Everyone, it seems, wants in on COVID-19 action, as if contracting the disease — or just suspecting one might have had it — were a badge of honor. Rapid tests have replaced toilet paper as the ultimate social marker and status symbol, online emotional incontinence is at all all-time high. Lockdown has made the search for attention and validation even more urgent, and individualism is going rogue. In the race for clicks, all tactics are fair game, including using kids as a shield to conceal our fear-mongering ways.
Bragging about having the means to hoard supplies is already yesterday’s news. Those who can afford to get tested for COVID-19 are rushing to broadcast their good news while sharing their all-consuming angst in minute details. They’re holding court on social media, as tone-deaf and self-centered as ever, while the populace gawks, mesmerized by such outsize vainglorious greed.
In a country whose administration is more interested in the health of its economy than its people, the Trumpian ethos of profiteering has self-marketers rushing to monetize fear, their new niche and income stream. And we, the huddled masses, the wretched refuse continue to hail them as heroes while sinking a little deeper into despondency.
There’s no sense of perspective anymore, only grifters to whom fear is manna from heaven.
Kicking people when they are down isn’t our most appealing trait as a species but if there’s a buck to be made, the least scrupulous media outlets — and they’re not all that numerous since journalists are beholden to a strict code of ethics — and internet typists will fight for it.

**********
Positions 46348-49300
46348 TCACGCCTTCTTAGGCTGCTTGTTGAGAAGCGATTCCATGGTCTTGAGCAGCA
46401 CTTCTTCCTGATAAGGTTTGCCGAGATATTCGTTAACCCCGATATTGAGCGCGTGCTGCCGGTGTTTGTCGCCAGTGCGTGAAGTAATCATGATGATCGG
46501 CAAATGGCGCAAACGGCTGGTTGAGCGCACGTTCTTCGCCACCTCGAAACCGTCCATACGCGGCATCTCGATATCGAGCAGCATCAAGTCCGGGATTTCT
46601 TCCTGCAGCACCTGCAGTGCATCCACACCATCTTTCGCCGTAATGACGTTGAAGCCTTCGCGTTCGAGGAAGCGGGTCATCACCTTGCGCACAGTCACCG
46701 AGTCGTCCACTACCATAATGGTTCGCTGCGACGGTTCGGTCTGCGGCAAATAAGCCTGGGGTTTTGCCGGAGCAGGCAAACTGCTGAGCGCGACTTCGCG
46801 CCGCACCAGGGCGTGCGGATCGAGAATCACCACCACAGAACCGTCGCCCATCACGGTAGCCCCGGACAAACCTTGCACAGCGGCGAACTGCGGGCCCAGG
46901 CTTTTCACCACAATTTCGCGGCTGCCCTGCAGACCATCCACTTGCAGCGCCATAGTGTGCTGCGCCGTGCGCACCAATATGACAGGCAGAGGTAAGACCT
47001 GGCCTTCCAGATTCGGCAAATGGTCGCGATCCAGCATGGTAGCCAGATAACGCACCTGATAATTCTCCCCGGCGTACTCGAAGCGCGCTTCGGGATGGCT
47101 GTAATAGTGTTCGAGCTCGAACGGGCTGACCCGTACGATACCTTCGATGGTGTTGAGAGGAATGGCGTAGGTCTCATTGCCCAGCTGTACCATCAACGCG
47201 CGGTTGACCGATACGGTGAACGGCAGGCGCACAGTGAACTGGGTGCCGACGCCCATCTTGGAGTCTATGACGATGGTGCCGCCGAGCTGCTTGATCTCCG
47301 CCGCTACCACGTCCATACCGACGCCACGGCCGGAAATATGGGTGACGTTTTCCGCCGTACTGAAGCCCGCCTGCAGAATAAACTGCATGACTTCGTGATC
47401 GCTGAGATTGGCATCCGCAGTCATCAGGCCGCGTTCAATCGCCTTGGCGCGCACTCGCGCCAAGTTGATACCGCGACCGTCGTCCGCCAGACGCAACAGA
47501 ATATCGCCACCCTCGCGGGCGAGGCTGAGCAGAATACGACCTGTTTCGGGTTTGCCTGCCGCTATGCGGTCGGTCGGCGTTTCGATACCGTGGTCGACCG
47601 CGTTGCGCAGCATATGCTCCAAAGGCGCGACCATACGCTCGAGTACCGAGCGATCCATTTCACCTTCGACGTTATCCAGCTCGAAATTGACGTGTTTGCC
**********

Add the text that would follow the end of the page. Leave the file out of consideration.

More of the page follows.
Despite dismay and disbelief, narratives fanning the flames of fear still abound as there’s nothing like it to get us to pay attention. Doomsday prophecies appeal to the most vulnerable by allowing them to give into their fear since someone else appears to be going through the same thing. At a time when keeping calm, using common sense, and being reasonable is the only way to protect our collective mental health, some deliberately undermine it for profit.
Unconscionable? After all, isn’t this the internet we created, a chorus of aberrations we’ve elevated to superstardom because schadenfreude makes us feel better about ourselves. Now that the internet has also become our global lifeline, we need to reckon with our digital frankensteins otherwise the internet will only divide us further instead of uniting us.
And yet, we all need support right now.
We have finally achieved equality in the most humbling, sobering way there is and, well, no one noticed. Instead, capitalism and individualism keep recusing themselves and finding ever more obscene ways to gloat. This is the internet we’ve been used to for so long we keep enabling it out of habit and because, deep down, we’re all big softies whose emotions are running wild.